XPL Second Skin – Wearable Tech for Your Skin
Deep facial lines, dark circles and skin slackening need no longer be an inescapable part of the ageing process as scientists have now invented a wearable “second skin” that restores a young complexion, if even just temporarily. The team of medical researchers and chemical engineers at MIT has created the new material that “mimics the properties of youthful skin” with cosmetic and medical benefits.
It is a breathable, silicone based film that is not visible to the human eye. Known as XPL (for cross-linked polymer layer) it is elastic and durable yet fits stretched tight to the skin, creating a pressure that lessens the wrinkles’ appearance when applied.
Application of the “Second Skin”
The film is applied on the skin in 2 steps:
- First, a material known as polysiloxane (a see-through like silicone plastic) is gently coated on the skin in an extremely thin layer.
- The layer is then sealed by a second material, known as platinum catalyst that pulls the poly-siloxane tight by gathering its molecules into a firm grid. A freshly applied XPL layer is only about half as thick as a new $$ bill.
You can harmlessly peel away XPL at any time even though doing so looks unnervingly like peeling away your skin after a bad sunburn day. Nonetheless, you would not need to worry about your second skin ripping while you are wearing it, since XPL tears at just about the same force and pressure that would destroy human skin.
Implications – Short-Term Youth
People go to great lengths to remove and minimize wrinkles on their skin. They go for Botox, plastic surgery, tea extracts as well as homemade substances incorporating ingredients such as yogurt and honey. This wearable skin “tech” is likely to outdo some of these solutions that people seek to have a youthful skin. It sounds like the kind of thing that will have celebrities beating down the researchers’ lab doors.
However, there is a limit to its use. The catch is that the film is not permanent. People could use it to look flawless when going out to events, but it is not really going to smooth up their skin for all eternity.
Removing wrinkles is just one use for this, it could ultimately be used as a cream to treat medical conditions, such as dermatitis or to provide protection against ultraviolet radiation.
How It Fits Into the Current Health Tech Environment
Trying to produce a substance that behaves the same way the human skin does, perfectly molding around the face, and is also flexible, breathable and durable, yet invisible, has proven tricky for a long time. In tests with human subjects, they have time and again tried to find a material that was able to reshape “eye bags” under the lower eyelids and one to enhance skin hydration.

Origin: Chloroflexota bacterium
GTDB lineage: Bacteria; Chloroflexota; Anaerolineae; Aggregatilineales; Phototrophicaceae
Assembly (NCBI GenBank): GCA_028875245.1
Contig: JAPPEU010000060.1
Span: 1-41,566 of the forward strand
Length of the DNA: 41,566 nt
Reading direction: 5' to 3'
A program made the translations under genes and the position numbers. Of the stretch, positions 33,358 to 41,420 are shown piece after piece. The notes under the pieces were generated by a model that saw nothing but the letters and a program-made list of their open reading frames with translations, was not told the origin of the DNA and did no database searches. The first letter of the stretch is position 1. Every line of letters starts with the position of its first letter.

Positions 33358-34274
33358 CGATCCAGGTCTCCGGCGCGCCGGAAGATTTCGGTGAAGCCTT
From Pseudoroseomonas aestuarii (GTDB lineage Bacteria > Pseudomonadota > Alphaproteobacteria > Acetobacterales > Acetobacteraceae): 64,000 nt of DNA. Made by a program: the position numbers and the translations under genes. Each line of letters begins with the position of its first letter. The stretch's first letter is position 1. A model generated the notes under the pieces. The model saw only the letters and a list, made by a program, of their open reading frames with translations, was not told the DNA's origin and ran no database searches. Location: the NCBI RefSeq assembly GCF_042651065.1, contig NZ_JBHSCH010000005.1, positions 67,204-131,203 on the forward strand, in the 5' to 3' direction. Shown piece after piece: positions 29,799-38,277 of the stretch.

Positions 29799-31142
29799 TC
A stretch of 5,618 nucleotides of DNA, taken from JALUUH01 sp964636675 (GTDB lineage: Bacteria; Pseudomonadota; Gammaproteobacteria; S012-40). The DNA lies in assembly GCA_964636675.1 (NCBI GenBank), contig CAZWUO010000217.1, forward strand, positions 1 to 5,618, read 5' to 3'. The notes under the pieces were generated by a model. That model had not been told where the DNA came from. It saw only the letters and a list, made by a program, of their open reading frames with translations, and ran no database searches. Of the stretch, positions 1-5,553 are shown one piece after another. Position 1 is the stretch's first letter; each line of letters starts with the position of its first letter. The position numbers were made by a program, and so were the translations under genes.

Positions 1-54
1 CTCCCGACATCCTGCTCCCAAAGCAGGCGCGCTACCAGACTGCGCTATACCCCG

XPL seems to be the skin care solution that they have been tirelessly trying to create and their efforts have finally born fruits as it fits perfectly into the current health tech environment and a promising future too.
The Test Results Are Promising
The scientists performed several human studies in order to test the effectiveness and safety of their product. In one study, the material was applied to the under eye area where “eye bags” tend to form as aging kicks in. Eye bags are a result of fat pad protrusion on the underlying of the lower lid skin. Upon application, XPL created a solid compressive force which tightened the skin – an effect that lasted for close to 24 hours. The XPL was applied to the forearm skin in order to test its elasticity in another study as well. When the treated skin was bloated with a suction cup, it got back to its initial position faster than the untreated skin.
The scientists also carried out other tests to determine XPL’s ability to pass water. The skin treated with XPL experienced much less water loss two hours after application than skin treated with high-end commercial moisturizers. Petrolatum-coated skin was as effective as the researchers’ product in tests done 2 hours after treatment. After 24 hours, XPL-treated skin had retained more water. There were also no reports of any irritation from the study participants wearing XPL.
XPL – In Conclusion
XPL wearable skin tech has a great potential for both non-cosmetic and cosmetic applications, and is definitely a product we’ll be looking out for.
Now back to you, what do you think of XPL? Would you use it?
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